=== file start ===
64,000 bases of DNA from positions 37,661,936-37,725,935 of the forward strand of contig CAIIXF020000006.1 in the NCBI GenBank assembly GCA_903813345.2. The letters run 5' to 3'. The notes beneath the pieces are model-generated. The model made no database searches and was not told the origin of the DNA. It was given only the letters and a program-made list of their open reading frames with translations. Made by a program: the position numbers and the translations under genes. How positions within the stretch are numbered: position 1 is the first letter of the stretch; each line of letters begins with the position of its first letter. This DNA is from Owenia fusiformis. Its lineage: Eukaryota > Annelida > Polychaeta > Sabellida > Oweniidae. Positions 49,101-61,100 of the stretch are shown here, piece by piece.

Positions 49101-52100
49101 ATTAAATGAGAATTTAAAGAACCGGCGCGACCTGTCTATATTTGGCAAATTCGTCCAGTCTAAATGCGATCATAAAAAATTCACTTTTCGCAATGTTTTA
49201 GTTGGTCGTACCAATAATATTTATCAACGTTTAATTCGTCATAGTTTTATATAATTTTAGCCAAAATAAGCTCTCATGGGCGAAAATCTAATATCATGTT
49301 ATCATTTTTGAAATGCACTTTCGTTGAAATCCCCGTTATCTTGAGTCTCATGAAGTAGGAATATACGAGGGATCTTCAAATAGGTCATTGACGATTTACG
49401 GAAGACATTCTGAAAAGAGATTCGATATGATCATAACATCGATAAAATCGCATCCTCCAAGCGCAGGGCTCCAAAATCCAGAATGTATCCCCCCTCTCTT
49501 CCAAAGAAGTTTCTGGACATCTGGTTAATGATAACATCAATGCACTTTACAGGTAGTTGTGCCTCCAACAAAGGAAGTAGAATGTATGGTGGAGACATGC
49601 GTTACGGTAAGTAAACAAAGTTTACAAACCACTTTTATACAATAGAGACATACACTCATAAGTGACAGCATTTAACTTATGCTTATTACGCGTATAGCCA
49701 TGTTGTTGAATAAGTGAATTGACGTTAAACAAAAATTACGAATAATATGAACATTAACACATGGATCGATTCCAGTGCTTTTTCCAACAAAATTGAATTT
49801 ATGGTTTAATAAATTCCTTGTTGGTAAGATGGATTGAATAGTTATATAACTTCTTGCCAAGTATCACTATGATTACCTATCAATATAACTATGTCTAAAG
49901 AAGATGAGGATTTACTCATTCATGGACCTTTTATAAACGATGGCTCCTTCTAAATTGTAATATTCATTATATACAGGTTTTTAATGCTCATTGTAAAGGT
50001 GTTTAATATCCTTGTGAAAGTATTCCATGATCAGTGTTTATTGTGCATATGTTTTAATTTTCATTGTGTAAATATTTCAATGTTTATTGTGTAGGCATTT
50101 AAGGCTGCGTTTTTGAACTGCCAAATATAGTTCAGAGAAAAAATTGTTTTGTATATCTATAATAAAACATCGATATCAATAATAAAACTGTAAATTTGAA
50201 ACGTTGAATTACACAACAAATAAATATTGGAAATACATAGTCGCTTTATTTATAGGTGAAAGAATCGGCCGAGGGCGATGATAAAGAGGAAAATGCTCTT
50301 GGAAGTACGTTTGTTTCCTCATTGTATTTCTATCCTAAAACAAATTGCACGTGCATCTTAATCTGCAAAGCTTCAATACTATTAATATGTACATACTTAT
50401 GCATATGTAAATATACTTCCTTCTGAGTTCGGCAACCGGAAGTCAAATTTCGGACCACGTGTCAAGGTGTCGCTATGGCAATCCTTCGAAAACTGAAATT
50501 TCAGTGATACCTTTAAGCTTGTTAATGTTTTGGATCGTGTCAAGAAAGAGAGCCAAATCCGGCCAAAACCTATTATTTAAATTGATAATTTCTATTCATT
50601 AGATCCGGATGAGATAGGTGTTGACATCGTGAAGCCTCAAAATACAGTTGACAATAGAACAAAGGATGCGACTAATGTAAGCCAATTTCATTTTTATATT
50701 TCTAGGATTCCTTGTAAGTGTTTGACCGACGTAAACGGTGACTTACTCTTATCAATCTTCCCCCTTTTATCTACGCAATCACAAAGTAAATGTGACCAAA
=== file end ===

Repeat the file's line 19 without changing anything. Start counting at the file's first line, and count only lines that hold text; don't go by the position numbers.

50701 TCTAGGATTCCTTGTAAGTGTTTGACCGACGTAAACGGTGACTTACTCTTATCAATCTTCCCCCTTTTATCTACGCAATCACAAAGTAAATGTGACCAAA